Where better to celebrate Earth Day on Saturday than in Homer, one of Earth’s most beautiful places?
Among scheduled activities is the Homer Chamber of Commerce and Visitor Center community-wide cleanup campaign.
“This is an annual event we’ve been doing for many years,” said Jan Knutson, the chamber’s visitor center manager, adding they don’t do it alone.
Alaska Waste provides trash and recycle bins in the visitor center parking lot. Kenai Peninsula Borough provides bright yellow trash bags. Homer-Kachemak Bay Rotary volunteers track the number of full bags brought to the visitor center parking lot. The Lions Club serves hot dogs and hamburgers to hungry trash collectors and donates prizes for the most bags collected by an individual, a family and a nonprofit or group, and the most bags of recycle items collected.
“We’re also partnering with the (Homer Community Food Pantry) on Saturday, encouraging people to clean out their freezers of moose, fish, everything, and nonperishables,” said Knutson. “Food Pantry volunteers will have coolers at the chamber. Bring your cooler in, transfer the items to their cooler, and they’ll do regular runs to the Food Pantry.”
The yellow trash bags already are available to be picked up at Ulmer’s Drug and Hardware, Save U More, Redden Marine and Fritz Creek General Store.
“You’ve got to do your work before Saturday,” said Knutson, encouraging trash pickup during the week for drop-off on Saturday. HoWL, Homer Wilderness Leaders, sets an example by collecting trash during the week and being the first to deliver it on Saturday, Knutson said.
HoWL also is organizing Friday night’s “Dirt Bag Ball,” a family-friendly event at Alice’s Champagne Palace with live music by the Devil Club Trio, an ice cream sundae bar, live auction and door prizes.
At Jack Gist Park, Moose Pretzel Disc Golf holds an Earth Day tournament starting at 4 p.m. Saturday. At noon disc golfers also hold a work party to help get the course in shape for the season. The tournament entry fee is $20, including a commemorative disc, but volunteers who help at the work party pay a reduced fee of $10.
Cook Inletkeeper is holding an electronics recycling event in the Spenard Builders parking lot on Lake Street on Saturday. This isn’t a new event, but there is one important change.
“We used to accept business donations of electronics by the weight, but this year we’re just doing one general suggested donation of $15 per monitor. Everything else is free,” said Natalia Mulawa, coordinator of the event. She encouraged calling ahead to schedule drop-off of large amounts of electronics — enough to fill a pallet or truck. A list of electronics accepted for recycling can be found on Cook Inletkeeper’s web and Facebook pages.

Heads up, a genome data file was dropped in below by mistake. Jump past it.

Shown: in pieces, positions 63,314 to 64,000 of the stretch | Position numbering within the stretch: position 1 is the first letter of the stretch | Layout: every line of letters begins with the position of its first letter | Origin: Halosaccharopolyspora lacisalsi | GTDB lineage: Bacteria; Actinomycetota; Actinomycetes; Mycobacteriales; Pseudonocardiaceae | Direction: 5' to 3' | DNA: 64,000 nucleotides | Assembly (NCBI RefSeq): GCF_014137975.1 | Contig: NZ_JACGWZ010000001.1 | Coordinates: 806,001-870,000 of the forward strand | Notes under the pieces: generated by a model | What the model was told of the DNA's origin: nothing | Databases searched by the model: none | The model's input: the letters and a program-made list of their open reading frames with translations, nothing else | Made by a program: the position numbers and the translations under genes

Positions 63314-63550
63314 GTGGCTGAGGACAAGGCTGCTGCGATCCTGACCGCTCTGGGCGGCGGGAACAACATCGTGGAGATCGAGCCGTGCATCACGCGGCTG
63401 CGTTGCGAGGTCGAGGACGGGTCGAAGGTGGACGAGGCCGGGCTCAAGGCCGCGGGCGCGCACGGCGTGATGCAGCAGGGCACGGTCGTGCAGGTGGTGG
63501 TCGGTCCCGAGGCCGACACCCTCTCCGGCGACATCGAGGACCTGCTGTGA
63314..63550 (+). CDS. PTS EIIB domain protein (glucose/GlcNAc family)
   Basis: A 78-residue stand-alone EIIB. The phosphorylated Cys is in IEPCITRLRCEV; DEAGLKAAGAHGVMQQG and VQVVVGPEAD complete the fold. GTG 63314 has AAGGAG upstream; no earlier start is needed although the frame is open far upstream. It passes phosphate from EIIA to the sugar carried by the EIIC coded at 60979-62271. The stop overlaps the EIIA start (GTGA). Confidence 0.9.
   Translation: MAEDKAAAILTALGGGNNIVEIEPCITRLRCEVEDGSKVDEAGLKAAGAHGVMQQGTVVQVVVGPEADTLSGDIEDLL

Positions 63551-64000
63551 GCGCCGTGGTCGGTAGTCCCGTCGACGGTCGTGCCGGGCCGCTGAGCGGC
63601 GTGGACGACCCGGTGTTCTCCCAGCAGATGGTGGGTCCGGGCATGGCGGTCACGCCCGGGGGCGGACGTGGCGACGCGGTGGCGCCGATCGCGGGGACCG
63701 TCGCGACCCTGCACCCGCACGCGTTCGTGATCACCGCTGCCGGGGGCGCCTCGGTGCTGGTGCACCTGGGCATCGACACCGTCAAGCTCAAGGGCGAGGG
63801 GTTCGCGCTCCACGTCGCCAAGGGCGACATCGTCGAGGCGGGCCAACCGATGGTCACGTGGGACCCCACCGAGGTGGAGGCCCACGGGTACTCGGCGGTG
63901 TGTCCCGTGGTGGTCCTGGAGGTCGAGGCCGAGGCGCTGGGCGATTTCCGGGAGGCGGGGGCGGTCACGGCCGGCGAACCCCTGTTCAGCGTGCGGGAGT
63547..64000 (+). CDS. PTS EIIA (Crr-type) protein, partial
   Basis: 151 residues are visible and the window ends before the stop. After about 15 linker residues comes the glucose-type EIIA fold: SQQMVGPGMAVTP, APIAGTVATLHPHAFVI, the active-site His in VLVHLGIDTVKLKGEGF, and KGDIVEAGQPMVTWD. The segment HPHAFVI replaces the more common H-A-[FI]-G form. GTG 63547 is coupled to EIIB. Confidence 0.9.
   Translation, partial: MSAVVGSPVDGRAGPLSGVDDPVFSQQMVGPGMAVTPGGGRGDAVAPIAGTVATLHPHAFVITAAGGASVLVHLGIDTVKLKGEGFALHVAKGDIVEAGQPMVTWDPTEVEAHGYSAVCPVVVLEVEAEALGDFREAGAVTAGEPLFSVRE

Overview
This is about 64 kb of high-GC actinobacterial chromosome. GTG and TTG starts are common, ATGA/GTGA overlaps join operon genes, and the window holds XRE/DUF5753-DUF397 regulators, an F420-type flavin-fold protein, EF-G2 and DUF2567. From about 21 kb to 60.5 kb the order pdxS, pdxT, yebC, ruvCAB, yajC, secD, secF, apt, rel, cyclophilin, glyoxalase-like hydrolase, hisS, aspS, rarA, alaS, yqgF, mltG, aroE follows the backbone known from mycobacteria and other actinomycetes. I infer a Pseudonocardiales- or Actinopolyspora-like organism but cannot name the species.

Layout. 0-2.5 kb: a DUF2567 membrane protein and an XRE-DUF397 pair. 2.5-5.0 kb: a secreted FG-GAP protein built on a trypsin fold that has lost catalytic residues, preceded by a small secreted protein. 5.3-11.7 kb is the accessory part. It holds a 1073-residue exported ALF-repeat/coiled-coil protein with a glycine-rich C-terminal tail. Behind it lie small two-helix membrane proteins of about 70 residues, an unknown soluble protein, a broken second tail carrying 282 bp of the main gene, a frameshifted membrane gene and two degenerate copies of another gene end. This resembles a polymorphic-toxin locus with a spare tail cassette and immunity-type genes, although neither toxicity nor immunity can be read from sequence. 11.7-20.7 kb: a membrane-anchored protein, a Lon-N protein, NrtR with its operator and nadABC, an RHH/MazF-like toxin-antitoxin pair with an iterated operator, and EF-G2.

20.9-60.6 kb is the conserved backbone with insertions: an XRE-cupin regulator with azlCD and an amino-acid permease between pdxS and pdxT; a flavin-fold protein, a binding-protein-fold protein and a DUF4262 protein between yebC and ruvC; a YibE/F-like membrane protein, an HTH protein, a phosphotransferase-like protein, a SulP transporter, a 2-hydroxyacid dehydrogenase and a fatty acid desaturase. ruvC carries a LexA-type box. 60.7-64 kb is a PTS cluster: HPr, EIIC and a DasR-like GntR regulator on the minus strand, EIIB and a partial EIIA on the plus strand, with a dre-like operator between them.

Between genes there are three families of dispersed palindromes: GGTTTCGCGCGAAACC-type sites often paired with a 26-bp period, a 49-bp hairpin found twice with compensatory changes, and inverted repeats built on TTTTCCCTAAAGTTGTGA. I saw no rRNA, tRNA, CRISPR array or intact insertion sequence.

“We sometimes don’t think about it when we throw away something that it can pollute our environment in a big way, so we’re trying to stay clean and environmental friendly in Alaska and especially in Homer,” said Mulawa.
Homer’s first March for Science, one of more than 500 similar marches happening around the world on Earth Day, is being organized locally by Sue Mauger and other local scientists.
“We have so much science — science of (Kachemak Bay), climate research, a hospital full of doctors who rely on cutting edge science, wonderful veterinarians who care for our pets, and so much in marine services — that we rely on in Homer that comes out of basic research,” said Mauger. “This is a community that obviously embraces science and we felt like we wanted to raise our voices that we think science is important.”
The march begins in the lower Homer High School parking lot and continues along the Pioneer Avenue sidewalk accompanied by a brass band and a police escort. In the Homer Council on the Arts parking lot, marchers will be entertained with music, add their names to a large sign to be sent by Homer Flex students to local decision-makers, and “if people want to head off to Alaska Islands and Ocean Visitor Center for events that begin there, that’ll be great,” Mauger said.
The “Artists Know Climate Change” art exhibit, live music and three speakers continue the Earth Day celebration at Alaska Islands and Ocean Visitor Center, coordinated by Bjorn Olson of Kachemak Bay Conservation Society and the “Alaskans Know Climate Change” campaign.
“The state of Alaska is dragging its feet in addressing an issue that is impacting Alaska in ways we can see,” said Olson. “These effects are predicted by science. The campaign Alaskans Know Climate Change exists to link the dots between what we’re seeing with our own eyes and what science has predicted and encourages state governments to take more aggressive steps.”
McKibben Jackinsky is a freelance writer and can be reached at firstname.lastname@example.org.